Sunshine, exotic foods, big-name jazz greats, Caribbean music, and the antinuclear movement drew thousands of people outside yesterday as Washington got a preview of the sights, sounds and smells of summer on Memorial Day weekend.

The Tidal Basin was awash with bright blue paddle-boats, while the nearby Mall filled with tourists and noisy games of lacrosse, volleyball, baseball and frisbee. Tourmobiles and souvenir vendors were in high gear, and near the Ellipse, Ronald Wells, a 21-year-old George Washington University student, had sold enough ice cream sandwiches by midday to convince him that "summer is coming."

The temperature climbed to 85 by mid-afternoon, with 65 percent humidity making it feel even hotter. Sunshine gave way to severe thunderstorms by early evening. The National Weather Service forecast a 20 percent chance of rain today, with temperatures up to 90 degrees..

"Feels like summer is here now, man," said Stetson King, a Trinidadian drummer, sweating heavily as he rolled six steel oil drums into place, getting ready to entertain a sun-drenched crowd of about 2,000 persons who lined the C & O Canal in Georgetown. They were there for a free concert, featuring Caribbean music and international foods.

Just a few hundred yards away, several thousand more music lovers escaped the heat at the Kool Jazz Festival at the Kennedy Center, where jazz afficionados paid up to $55 each to hear Miles Davis, Dizzy Gillespie, Benny Goodman and dozens more at daytime and evening jam sessions.

For many, it was a day of fun, food and music. But one of the largest gatherings was more serious: a two-mile "Peace Procession" and rally at Lafayette Park by a group of some 3,000 Roman Catholic nuns and other women religious protesting the spread of nuclear arms.

Organizers of the march, the Leadership Conference of Women Religious, said they believed it was the largest political gathering ever of American nuns. Coming from around the country, they gathered on a football field at Gonzaga High School on North Capitol Street for a service of prayers, songs and speeches, including that of Miyoko Matsubara, a survivor of the bombing of Hiroshima, who urged, in halting, high-pitched tones, "Let us join, in one big voice, to say: No more Hiroshima, no more Nagasaki, anywhere in the world."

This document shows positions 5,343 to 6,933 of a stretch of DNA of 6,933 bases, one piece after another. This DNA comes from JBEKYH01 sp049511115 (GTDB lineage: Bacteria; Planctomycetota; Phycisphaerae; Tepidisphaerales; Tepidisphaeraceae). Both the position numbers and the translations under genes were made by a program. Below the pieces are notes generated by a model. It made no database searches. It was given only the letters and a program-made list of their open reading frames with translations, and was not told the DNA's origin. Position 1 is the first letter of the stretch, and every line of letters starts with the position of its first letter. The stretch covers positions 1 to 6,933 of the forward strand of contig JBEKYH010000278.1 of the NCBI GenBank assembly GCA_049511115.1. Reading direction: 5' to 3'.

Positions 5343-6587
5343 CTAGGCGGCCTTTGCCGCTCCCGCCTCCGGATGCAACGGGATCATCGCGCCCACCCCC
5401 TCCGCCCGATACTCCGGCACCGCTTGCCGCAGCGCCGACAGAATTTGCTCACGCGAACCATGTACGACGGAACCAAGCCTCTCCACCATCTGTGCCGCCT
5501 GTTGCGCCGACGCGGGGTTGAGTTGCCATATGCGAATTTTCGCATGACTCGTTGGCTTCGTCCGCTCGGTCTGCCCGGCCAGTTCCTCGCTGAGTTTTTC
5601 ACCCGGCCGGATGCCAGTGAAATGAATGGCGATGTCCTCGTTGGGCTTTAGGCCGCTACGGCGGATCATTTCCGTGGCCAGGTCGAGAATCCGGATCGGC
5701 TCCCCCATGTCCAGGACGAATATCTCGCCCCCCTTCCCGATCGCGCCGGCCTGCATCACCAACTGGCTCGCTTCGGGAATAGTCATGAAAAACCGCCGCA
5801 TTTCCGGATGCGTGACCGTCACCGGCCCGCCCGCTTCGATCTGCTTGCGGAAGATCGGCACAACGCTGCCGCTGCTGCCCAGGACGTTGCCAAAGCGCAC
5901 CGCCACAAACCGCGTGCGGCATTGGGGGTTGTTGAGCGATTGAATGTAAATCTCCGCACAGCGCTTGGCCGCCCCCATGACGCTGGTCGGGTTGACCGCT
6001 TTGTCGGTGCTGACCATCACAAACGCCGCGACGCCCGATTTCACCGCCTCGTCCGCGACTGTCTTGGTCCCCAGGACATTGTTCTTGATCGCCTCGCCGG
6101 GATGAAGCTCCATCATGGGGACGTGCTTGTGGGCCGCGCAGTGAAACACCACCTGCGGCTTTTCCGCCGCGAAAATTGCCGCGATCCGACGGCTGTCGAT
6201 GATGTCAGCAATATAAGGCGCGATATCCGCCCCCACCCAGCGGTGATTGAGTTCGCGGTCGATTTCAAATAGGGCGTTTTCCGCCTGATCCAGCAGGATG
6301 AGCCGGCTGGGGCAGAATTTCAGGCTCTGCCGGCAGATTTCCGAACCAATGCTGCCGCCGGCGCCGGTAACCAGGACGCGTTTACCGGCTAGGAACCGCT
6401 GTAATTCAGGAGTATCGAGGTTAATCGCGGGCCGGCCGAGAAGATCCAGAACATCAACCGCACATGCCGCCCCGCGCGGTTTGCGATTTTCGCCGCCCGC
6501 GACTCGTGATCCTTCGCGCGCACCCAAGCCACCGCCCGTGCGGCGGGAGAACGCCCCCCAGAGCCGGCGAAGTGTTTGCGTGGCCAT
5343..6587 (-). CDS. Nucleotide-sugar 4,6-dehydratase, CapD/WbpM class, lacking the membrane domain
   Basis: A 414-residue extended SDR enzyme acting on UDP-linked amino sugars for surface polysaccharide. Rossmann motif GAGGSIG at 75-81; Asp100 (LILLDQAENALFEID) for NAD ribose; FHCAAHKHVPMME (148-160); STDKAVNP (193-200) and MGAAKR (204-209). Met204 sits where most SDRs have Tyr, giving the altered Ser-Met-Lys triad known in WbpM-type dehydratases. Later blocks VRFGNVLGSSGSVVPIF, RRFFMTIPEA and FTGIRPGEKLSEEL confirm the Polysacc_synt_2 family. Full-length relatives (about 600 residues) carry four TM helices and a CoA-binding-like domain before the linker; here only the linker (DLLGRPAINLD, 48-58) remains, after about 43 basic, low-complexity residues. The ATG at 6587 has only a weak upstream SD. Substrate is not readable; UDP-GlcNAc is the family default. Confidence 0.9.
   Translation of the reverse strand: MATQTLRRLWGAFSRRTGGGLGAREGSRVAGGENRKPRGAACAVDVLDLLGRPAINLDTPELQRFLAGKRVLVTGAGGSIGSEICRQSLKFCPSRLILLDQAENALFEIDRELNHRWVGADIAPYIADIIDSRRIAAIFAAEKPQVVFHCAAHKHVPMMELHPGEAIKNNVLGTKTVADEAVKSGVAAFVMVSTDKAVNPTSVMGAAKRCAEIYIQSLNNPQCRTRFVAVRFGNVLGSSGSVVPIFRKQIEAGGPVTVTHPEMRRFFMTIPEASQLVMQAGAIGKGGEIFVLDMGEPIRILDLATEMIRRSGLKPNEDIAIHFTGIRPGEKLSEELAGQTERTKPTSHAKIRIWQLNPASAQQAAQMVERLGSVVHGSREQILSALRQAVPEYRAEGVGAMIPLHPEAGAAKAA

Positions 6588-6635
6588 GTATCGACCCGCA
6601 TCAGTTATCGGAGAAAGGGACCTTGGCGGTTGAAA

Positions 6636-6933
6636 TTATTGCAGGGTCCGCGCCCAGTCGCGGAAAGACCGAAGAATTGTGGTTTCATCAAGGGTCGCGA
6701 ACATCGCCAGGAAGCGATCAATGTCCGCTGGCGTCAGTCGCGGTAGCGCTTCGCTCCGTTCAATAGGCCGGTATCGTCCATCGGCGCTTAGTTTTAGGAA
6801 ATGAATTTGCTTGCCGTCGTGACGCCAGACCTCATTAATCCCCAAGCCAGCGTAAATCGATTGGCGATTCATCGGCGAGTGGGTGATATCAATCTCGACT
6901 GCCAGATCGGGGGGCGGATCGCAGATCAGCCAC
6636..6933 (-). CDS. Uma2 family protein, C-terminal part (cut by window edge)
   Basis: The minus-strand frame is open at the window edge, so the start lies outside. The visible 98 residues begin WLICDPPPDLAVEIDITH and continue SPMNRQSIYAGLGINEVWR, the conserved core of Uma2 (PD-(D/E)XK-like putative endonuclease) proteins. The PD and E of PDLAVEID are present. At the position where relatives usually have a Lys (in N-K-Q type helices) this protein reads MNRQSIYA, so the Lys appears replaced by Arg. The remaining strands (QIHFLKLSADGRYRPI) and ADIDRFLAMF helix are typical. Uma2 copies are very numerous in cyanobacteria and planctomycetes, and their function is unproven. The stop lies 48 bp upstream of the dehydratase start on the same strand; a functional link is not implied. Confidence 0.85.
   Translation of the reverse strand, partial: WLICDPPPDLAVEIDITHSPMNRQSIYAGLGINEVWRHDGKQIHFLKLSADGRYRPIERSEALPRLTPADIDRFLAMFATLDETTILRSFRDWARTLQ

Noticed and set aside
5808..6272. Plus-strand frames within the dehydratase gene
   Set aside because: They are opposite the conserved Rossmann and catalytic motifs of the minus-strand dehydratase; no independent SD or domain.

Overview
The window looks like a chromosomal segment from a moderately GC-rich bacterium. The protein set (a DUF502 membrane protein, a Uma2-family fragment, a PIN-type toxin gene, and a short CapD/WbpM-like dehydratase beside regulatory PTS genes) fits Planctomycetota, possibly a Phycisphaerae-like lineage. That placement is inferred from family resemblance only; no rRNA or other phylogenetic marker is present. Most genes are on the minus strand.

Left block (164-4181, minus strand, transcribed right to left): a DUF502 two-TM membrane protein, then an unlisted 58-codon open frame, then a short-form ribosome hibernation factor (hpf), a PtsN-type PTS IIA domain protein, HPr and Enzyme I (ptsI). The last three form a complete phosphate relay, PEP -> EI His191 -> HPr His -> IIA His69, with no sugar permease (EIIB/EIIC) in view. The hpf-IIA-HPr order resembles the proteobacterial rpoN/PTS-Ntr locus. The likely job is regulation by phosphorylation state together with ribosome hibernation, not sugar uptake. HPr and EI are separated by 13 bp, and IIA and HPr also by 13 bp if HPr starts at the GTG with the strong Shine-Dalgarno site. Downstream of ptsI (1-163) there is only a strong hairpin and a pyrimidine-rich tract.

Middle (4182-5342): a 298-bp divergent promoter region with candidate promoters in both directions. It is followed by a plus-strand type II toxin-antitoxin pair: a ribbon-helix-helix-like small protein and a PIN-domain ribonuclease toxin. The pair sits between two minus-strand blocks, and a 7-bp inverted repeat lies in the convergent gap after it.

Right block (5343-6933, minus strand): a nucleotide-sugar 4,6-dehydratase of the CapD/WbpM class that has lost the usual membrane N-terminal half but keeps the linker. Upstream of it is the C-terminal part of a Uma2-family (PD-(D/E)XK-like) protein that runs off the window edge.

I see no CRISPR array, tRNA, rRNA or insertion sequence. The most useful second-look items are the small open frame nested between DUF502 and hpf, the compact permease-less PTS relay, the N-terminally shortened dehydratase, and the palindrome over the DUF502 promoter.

Behind banners with such slogans as "Pentecost not Holocaust," the nuns marched and chanted prayers. Some burned incense and carried baskets of bread and flowers for a prayer service at Lafayette Park. Several thousand postcards were delivered to the White House, calling on President Reagan to support a nuclear arms freeze.

At the C & O Canal, the Caribbean rhythms of The Original Trinidad and Tobago Steel Band of Washington, D.C. could be heard above the waterfall at the Foundry Mall. In a tiny park, spectators were packed sardine-like in search of good sunbathing positions. Others elbowed for spots in the shade, or dangled their feet in the brackish water of the canal while they listened to music and sampled German, Lebanese, Indian, Armenian, and Chilean food, among others.

"We came for the music, but I think all these people are the most entertaining," said Judith Ogden, a mother of five from Dale City who was debating whether to sample an Armenian Luleh Kabob.

At yet another kind of gathering, some 12,000 people attended a re-creation of the Battle of First Manassas, staged by about 500 volunteers at Bull Run Regional Park in Fairfax County.

History also was explored at the Washington Marina, where 3-year-old Aaron Mathis of Arlington was among hundreds who climbed aboard the visiting clipper ship, "Pride of Baltimore." The majestic 137-foot vessel was built by the city of Baltimore five years ago to replicate the clippers of the early 1800s. After he scrambled around the ship's rigging and admired its 95-foot Douglas fir masts, Aaron declared: "I wike it."